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Section 8

ak dept education

special ed handbook

SECTION 8
ELIGIBILITY CRITERIA FOR DISABILITY CATEGORIES

States must have in effect policies and procedures designed to prevent inappropriate overidentification or disproportionate representation by race or ethnicity of children with disabilities, including particular disability categories.

Listed below are the criteria for the 14 disability categories that must be used to determine whether a child demonstrates a disability and is in need of special education and related services. The presence of a disability is not sufficient to establish eligibility for special education. The disability must result in an educational deficit that requires specially designed instruction (i.e. special education).
  1. Autism
    To be eligible for special education and related services as a child with autism, a child must: 
    1. exhibit a developmental disability significantly affecting verbal and non-verbal communication and social interaction, generally evident before age 3, that adversely affects educational performance; and
    2. require special facilities, equipment, or methods to make the child's educational program effective; and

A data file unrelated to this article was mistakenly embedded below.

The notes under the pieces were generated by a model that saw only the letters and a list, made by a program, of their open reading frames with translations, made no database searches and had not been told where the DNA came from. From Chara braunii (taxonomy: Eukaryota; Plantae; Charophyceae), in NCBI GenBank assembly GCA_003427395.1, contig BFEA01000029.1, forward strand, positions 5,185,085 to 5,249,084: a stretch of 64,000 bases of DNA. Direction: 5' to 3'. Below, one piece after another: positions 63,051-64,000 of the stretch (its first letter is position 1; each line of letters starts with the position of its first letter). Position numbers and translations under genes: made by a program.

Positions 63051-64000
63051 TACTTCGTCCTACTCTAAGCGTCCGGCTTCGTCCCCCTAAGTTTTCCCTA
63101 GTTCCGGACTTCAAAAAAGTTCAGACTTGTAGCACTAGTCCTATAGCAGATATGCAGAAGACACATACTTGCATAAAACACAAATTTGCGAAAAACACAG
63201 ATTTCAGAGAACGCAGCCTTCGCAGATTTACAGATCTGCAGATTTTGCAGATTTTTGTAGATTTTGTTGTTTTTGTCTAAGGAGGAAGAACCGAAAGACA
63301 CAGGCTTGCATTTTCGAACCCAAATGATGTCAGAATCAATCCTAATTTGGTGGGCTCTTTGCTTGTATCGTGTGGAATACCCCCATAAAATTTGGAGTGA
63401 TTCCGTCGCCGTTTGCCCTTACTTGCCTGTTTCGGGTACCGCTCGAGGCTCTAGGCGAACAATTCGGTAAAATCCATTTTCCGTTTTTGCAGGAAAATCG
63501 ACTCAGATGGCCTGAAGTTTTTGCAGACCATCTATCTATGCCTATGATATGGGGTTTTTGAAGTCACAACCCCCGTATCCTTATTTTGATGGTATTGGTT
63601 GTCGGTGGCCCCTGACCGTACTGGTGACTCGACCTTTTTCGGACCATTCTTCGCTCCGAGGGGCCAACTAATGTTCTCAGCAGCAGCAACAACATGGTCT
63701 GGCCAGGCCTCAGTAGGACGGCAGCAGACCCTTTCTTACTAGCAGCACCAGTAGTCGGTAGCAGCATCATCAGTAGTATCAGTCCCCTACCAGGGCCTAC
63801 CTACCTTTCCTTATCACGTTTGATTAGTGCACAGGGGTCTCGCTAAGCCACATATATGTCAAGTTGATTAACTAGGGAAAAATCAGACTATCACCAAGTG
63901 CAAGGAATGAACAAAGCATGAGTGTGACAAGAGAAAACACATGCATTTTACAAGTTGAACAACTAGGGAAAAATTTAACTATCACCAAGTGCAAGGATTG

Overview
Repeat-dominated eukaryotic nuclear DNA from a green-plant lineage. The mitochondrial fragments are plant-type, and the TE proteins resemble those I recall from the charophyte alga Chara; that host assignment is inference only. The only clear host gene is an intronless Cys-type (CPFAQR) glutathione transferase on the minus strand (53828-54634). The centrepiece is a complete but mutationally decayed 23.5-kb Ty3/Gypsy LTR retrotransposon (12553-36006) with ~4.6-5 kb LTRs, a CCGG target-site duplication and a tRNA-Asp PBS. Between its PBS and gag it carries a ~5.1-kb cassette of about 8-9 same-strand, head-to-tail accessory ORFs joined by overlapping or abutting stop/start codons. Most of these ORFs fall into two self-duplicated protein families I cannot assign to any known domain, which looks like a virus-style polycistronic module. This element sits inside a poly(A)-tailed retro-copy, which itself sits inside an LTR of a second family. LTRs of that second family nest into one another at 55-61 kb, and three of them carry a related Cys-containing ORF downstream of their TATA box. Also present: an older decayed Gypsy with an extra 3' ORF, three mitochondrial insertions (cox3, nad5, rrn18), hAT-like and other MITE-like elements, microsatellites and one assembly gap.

3. be diagnosed as autistic by a psychiatrist, physician, or psychologist; and
    4. be certified by a group consisting of qualified professionals and a parent of the child as qualifying for and needing special education services.
    5. characteristics of autism include:
      1. irregularities and impairments in communication.
      2. engagement in repetitive activities and stereotyped movements.
      3. resistance to environmental change or change in daily routines.
      4. unusual responses to sensory experiences.
    6. A child who manifests the above characteristics after age 3 may be diagnosed as having autism.

      Note: A child identified with Pervasive Developmental Disorder (PDD) should not be determined eligible under the category of "Autism", but may be found eligible under another category by the team.

  2. Deafness
    To be eligible for special education and related services as a child with deafness, a child must:
    1. exhibit a hearing impairment that hinders the child's ability to process linguistic information through hearing, with or without amplification and that adversely affects educational performance; and
    2. require special facilities, equipment, or methods to make his or her educational program effective; and
    3. be diagnosed by a physician or audiologist as deaf; and
    4. be certified by a group consisting of qualified professionals and a parent of the child as qualifying for and needing special education services.